Types of Wills

1.     Living Will

2.    Testamentary Trust Will

3.    Pour-Over Will

4.    Simple Will

5.    Joint Will

6.    Deathbed Will

7.    Online Will

8.    Holographic Will

9.    Nuncupative Will

1. Living Will

Despite the similarity in name, a Living Will performs significantly more functions than a traditional Last Will and Testament. A Living Will, which is also known as an Advance Healthcare Directive, is  very useful for end-of-life planning as well as communicating future medical care preferences.

In the event that you become incapacitated for any reason and are unable to communicate your wishes to doctors or loved ones, a Living Will can speak for you. A Living Will always greatly reduce the burden on your loved ones when they must make difficult decisions on your behalf. Note that Living Wills will be immediately ineffective upon death.

Caution: Ensure that your Living Will is valid and state-specific, as state requirements can vary.

2. Testamentary Trust Will

Testamentary Trust Wills are known as Will Trusts and Trust Under Wills. They are built-in a Will and can be used to direct distribution of the assets after death. These type of Trust differs from others types of will in that it is not created until after your passing. Testamentary Trust Wills are a viable option for arranging long-term care for Beneficiaries.

Caution: Unlike most Trusts, Testamentary Trust Wills are mostly subject to probate, which can be a significant disadvantage.

3. Pour-Over Will

Pour-Over Wills are complementary to Revocable Living Trusts. They are intended to provide more privacy than a traditional Last Will and Testament, and they function by "pouring over" any assets that do not go directly to a Beneficiary into your Trust after your death. Pour-Over Wills are useful if not everything has been placed in a Trust.

Caution: Property must pass through probate before it can be transferred to your Trust, which can be costly and stressful for your loved ones.

4. Simple Will

Simple Wills, as their name implies, are straightforward in that they do not contain a large number of clauses. However, the fact that they are simple will does not preclude their effectiveness. It is better that you can do the majority of your estate planning in a Simple Will, including naming the guardian for minors and an Executor.

Caution: simple wills may not be the best option for estates that are extremely complex or large.

5. Joint Will

Joint Wills are the Wills for two people contained within the same single document. They can be used in situations where spouses want to initially name each other as Beneficiaries upon the death of one, and then name a child or children as the final Beneficiaries after the death of both partners.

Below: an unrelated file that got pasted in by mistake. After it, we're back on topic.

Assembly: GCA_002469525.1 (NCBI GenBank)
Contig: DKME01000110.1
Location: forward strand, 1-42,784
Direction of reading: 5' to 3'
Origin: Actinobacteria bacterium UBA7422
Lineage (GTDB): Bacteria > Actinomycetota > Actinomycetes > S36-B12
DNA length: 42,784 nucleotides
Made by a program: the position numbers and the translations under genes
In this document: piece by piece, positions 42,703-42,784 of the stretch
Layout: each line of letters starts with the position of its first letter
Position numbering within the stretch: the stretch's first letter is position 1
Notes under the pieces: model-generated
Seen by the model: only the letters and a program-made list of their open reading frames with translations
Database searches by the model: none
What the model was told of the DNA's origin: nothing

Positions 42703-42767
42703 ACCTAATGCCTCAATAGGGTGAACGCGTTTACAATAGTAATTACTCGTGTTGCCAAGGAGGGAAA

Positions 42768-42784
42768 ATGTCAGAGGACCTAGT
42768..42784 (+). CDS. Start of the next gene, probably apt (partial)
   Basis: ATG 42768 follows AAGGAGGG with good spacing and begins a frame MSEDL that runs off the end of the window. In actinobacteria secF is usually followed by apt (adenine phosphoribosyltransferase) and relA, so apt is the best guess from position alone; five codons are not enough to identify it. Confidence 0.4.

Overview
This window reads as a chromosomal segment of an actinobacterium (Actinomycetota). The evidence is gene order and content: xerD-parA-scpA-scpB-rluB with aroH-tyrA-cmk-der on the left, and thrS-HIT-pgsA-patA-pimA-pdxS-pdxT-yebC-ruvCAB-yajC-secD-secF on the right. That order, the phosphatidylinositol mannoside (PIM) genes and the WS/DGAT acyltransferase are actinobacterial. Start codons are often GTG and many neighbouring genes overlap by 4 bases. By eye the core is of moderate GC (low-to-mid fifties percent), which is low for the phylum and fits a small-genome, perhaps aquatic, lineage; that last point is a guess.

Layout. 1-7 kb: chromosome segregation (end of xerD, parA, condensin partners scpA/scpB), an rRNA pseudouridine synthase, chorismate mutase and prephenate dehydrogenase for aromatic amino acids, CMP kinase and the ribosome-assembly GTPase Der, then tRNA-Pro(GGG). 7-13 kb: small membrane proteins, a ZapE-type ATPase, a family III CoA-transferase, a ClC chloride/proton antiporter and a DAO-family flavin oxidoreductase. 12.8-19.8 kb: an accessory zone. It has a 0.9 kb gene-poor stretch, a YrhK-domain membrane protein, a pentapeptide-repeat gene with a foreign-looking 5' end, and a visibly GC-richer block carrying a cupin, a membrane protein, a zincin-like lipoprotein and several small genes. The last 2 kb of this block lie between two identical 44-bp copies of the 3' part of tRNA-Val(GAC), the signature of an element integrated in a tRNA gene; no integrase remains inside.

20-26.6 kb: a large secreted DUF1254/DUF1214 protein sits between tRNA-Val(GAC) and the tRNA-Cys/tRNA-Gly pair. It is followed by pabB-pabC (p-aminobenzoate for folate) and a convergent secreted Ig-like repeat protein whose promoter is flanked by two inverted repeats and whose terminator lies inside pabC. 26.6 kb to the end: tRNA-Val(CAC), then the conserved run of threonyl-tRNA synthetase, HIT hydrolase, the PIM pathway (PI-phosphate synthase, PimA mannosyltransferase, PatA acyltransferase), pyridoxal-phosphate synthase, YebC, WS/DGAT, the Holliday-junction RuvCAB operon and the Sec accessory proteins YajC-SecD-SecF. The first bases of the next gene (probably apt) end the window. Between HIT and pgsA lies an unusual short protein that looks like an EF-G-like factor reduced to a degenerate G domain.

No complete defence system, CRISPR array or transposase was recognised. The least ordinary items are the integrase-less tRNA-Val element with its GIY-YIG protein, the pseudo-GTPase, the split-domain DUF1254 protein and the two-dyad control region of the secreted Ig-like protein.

Caution: It is important to note that Joint Wills become automatically irrevocable upon the death of the first spouse.

6. Deathbed Will

For several reasons, deathbed wills are undesirable. The greatest disadvantage is that they are less effective than other types of Wills. Made on a deathbed, and most of the time under dire circumstances, a Deathbed Will frequently raises questions about mental stability and its extent.

Caution: While any Will is preferable to none, Deathbed Wills are likely to cause problems for your loved ones after your passing.

7. Online Will

Online Wills are a relatively new concept within the realm of Estate Planning. It is true that there are numerous reliable, authoritative resources available to assist you in creating an effective and adequate Online Will. However, you must be cautious about the website you use to draft your Will or other Estate Planning documents.

Caution: Not all online will companies are identical. It is imperative that you read online reviews. And most importantly, it is to ensure that the company you choose offers the state-specific documents and forms that have been actually created, drafted, and reviewed by true attorneys and Estate Planning professionals.

8. Holographic Will

Although relatively uncommon, holographic wills still exist on occasion. Typically, these handwritten Wills are the result of extreme, unforeseen circumstances, such as war or another life-threatening situation.

Caution: Not all states recognize the validity of holographic wills.

9. Nuncupative Will

The Nuncupative Will is a verbal explanation of final wishes. As with Holographic Wills, not all the states recognizes the Nuncupative Wills. In addition, some states have stringent requirements for what constitutes a valid Nuncupative Will. For instance, a state may only recognize them if they are written down after being spoken.

Caution: Despite the fact that some of the states recognizes a Nuncupative Will as valid (under certain circumstances), they are typically not recognized when created by a civilian.

Regardless of the type of Will you choose, it is essential that you have an Estate Plan in place. It is difficult to plan for the future, especially if you will not be in it. However, it is one of the most intelligent and considerate things you can do for your loved ones. Making decisions for them now, so they don't have to navigate your loss without knowing your wishes, is a truly enduring way to leave a loving legacy.